U.S. Army Corps of Engineers, Kansas City District Missouri Resident Office Hospital Low Voltage Quality Assurance Officer Ryan Snyder (right) works alongside the contracted low voltage quality control officer as he lowers wire underground on-site of the new hospital at Fort Leonard Wood, Mo., on Sept. 1, 2021.

U.S. Army Corps of Engineers, Kansas City District Missouri Resident Office Hospital Low Voltage Quality Assurance Officer Ryan Snyder (right) works alongside the contracted low voltage quality control officer as he lowers wire underground on-site of the new hospital at Fort Leonard Wood, Mo., on Sept. 1, 2021.

Historical aerial photo of the General Leonard Wood Army Hospital taken in 1965 at Fort Leonard Wood, Mo.

Historical aerial photo of the General Leonard Wood Army Hospital taken in 1965 at Fort Leonard Wood, Mo.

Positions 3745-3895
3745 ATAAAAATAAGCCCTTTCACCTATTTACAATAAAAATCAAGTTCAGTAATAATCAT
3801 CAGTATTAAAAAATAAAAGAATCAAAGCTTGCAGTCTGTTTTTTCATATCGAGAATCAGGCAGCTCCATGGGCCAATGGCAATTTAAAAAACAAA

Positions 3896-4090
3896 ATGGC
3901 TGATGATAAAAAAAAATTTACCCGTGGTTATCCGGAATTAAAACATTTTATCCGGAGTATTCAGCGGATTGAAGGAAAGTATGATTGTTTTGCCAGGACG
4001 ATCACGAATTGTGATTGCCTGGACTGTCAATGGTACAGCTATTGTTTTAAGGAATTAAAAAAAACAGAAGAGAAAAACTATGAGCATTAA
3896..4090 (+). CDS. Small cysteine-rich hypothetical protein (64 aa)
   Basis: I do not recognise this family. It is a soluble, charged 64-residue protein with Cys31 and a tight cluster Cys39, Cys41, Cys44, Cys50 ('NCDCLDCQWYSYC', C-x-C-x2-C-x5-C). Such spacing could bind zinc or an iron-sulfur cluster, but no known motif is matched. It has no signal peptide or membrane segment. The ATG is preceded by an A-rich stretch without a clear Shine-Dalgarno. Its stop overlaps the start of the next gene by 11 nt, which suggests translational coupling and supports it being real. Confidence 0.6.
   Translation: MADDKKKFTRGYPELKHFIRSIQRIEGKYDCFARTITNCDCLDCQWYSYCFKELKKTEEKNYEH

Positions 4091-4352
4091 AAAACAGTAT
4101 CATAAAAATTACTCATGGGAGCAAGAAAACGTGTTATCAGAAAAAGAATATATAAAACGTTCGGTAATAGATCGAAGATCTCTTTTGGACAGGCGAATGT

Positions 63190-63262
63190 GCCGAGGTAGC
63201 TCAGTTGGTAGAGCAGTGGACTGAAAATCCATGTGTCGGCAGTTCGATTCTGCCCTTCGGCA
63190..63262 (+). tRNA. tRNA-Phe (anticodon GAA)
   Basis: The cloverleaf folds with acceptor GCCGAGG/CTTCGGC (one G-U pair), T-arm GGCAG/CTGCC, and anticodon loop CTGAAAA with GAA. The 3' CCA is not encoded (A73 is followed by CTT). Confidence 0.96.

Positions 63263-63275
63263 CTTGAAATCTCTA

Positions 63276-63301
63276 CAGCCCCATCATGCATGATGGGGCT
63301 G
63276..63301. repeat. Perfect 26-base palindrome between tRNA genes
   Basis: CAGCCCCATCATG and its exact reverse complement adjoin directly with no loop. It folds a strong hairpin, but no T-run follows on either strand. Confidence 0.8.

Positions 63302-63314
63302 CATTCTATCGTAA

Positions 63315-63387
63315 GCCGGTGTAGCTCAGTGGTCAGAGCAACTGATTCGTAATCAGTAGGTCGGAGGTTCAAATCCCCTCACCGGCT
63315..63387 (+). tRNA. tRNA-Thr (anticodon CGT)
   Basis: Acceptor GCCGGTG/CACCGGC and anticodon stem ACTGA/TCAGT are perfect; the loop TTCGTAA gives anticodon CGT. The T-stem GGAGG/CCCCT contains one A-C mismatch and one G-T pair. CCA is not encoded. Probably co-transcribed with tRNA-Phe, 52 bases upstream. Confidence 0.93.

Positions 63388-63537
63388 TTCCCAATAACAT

The replacement hospital being built at Fort Leonard Wood continues steady progress on schedule for completion in 2024. The Kansas City District, U.S. Army Corps of Engineers has oversight on the project with JE Dunn Construction, based in Kansas City, providing the construction and RLF Architects of Orlando, Florida, as the architects, teamed up for the design/build project.

Located on 52 acres in the heart of the Army post, the new hospital is near the current General Leonard Wood Army Community Hospital. The new state-of-the-art facility will include a 235,400 square-foot hospital, a clinic with over 193,000 square-feet, a modern central facility plant, emergency back-up generators, a new helipad, a five-bay ambulance garage and supporting facilities. The current value of the contract is just over $302 million.